Tragic Danielle Saunders, 29, was discovered by emergency services at her home.
Her tree was still up and there were several presents and toys for her three children scattered underneath.
A coroner heard Danielle, of Saltash, Cornwall, dropped a lit cigarette onto the toys and cardboard on the floor which accidentally set a fatal fire that consumed her lounge.
An inquest held in Truro, Cornwall, on Tuesday heard how Danielle had been out drinking in Saltash town centre with friends the previous evening.
DC Heather Gibbs told the inquest police were alerted on December 30 by a friend who was concerned that Danielle had been inactive on Facebook for longer than usual.
When the friend arrived at the property, located near the bottom of the Tamar Bridge, she could see a blackened door inside and hear an alarm sounding.
Police were called and officers discovered that the front door was locked, although they were able to gain access through the back door.
"They could smell smoke, they went inside and they found Danielle behind the sofa," DC Gibbs said.
"The police asked for fire and medical responders who arrived, and Danielle's life was pronounced extinct by a paramedic at 2pm on the 30th.
"The room was very blackened. There had obviously been a lot of soot or smoke in the room.
"The seat of the fire started just in front of the Christmas tree where there were some boxes and toys and bits and pieces.
"It would have been a slow-burning, smouldering type fire rather than flames, caused by some material such as a cigarette.
"She had a blanket with her, sort of a fleece, so it looked like possibly she had perhaps woken up and realised that the room was full of smoke and had probably got down on the ground, which is what TV adverts tell you to do, done the right thing to get out and then perhaps become disorientated."
Danielle had three children, none of whom were inside the property at the time of the incident.
A pathologist, Dr Russell Delaney, concluded that Danielle died as a result of fire fume inhalation.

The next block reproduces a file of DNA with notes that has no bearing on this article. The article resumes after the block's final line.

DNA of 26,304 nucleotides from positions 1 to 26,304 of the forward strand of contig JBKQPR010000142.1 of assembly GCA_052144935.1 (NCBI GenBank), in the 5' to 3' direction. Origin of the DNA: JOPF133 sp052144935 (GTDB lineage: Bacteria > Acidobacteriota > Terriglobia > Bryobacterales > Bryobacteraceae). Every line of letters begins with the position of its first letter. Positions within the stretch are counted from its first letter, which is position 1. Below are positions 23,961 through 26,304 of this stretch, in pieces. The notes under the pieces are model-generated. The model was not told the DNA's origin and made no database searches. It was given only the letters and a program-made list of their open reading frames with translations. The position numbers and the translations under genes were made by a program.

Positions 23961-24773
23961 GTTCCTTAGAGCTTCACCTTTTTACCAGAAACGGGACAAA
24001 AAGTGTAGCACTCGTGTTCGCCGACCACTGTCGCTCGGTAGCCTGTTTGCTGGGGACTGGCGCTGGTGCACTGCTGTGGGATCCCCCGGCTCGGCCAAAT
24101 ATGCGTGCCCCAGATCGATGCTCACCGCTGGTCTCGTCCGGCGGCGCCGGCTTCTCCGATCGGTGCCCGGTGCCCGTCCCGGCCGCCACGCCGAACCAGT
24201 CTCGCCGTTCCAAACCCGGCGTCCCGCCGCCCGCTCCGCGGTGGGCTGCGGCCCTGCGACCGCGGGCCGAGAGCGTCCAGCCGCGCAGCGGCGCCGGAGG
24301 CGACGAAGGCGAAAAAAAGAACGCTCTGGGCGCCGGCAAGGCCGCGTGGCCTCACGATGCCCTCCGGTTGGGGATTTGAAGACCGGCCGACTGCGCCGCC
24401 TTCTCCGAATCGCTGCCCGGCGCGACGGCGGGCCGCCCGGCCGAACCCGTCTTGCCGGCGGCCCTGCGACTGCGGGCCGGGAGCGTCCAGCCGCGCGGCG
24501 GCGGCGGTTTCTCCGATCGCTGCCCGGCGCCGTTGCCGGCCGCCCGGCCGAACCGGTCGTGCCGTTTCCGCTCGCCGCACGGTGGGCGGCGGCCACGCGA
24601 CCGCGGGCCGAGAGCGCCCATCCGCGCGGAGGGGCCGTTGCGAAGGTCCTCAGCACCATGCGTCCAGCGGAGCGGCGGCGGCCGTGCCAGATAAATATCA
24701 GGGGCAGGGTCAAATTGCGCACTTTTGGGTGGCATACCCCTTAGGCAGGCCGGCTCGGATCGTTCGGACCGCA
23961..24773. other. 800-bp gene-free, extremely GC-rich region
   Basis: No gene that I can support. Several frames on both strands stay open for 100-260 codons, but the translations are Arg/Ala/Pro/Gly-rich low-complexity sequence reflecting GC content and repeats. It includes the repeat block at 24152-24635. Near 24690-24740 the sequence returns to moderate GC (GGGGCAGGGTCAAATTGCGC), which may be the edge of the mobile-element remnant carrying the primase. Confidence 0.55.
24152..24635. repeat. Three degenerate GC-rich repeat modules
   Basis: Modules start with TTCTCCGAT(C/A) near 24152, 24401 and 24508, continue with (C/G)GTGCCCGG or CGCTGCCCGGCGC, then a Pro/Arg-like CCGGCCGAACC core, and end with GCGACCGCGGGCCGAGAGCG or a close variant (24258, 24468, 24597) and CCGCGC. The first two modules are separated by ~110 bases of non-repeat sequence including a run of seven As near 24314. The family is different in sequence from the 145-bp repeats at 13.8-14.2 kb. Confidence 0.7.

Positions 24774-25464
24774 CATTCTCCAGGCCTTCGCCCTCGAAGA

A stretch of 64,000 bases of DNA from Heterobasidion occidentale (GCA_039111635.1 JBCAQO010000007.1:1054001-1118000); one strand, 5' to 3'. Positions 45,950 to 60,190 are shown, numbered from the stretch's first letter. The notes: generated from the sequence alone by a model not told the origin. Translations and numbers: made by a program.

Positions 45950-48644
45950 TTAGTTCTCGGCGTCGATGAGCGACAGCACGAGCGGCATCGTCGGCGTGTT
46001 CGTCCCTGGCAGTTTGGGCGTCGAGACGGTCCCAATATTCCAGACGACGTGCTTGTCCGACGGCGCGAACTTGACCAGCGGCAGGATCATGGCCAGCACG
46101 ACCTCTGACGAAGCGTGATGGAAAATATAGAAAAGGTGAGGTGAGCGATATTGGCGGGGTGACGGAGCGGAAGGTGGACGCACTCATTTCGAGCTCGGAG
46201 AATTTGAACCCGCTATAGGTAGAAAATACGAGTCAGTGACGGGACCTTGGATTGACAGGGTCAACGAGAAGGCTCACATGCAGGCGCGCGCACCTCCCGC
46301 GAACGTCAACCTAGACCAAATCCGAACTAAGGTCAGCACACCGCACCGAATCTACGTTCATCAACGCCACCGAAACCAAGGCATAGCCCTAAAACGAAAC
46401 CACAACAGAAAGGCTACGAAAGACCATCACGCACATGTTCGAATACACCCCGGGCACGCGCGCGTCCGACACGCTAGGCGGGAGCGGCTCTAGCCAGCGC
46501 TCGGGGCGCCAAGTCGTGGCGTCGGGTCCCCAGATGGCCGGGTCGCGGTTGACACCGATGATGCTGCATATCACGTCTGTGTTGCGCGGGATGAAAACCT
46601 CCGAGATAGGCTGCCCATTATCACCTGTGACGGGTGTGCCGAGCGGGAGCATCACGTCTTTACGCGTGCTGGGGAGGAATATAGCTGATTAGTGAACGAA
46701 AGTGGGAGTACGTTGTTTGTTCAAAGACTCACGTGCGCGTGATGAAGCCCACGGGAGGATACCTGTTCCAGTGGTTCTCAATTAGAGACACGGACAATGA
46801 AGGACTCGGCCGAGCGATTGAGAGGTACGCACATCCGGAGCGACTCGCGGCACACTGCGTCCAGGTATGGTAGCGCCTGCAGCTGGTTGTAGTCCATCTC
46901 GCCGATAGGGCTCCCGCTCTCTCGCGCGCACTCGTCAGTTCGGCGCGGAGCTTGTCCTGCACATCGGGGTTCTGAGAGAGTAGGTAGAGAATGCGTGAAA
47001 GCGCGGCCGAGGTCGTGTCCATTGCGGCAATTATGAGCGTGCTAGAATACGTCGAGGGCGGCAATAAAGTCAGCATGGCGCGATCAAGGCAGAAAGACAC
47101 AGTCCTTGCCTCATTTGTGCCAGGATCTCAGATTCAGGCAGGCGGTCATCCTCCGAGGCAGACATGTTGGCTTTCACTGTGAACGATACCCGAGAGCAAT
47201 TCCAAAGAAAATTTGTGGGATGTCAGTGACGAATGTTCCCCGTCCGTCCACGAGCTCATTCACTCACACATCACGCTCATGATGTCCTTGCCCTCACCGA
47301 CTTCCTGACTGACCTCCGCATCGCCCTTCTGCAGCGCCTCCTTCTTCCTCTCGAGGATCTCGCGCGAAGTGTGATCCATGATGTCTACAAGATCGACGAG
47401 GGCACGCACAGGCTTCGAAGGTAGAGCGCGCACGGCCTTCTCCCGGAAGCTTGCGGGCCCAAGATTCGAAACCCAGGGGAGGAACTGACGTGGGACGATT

Her judgement may have been affected by medication and the consumption of alcohol the previous night, Dr Delaney said, although the position of her body did not suggest she was incapacitated.
Following an investigation, Saltash fire station manager Mark Goldsmith confirmed that the most likely cause of the fire was careless disposal of smoking materials.
Mr Goldsmith concluded that when Danielle returned home after her night out, she must have lit a cigarette while sitting on the sofa close to the Christmas tree.
"Whilst smoking the cigarette Danielle fell asleep and dropped the cigarette onto the toys and the cardboard and materials on the floor between the sofa and Christmas tree," Mr Goldsmith said.
"After a period of time these materials ignited causing a fire. As the doors were closed the fire produced thick black smoke which Danielle breathed in when Danielle woke and became aware of the fire and smoke.
"She was probably disorientated and trying to escape from the lounge. Due to the smoke she breathed in she was unable to escape and was located behind the sofa."
In a short conclusion, assistant coroner for Cornwall Barrie van den Berg said: "A fire started which led to a fatal inhalation of fumes from the fire."
Addressing the family, he added: "Can I express my deepest sympathies, because there's nothing as bad as losing a child, no matter how old they are? It's heartbreaking."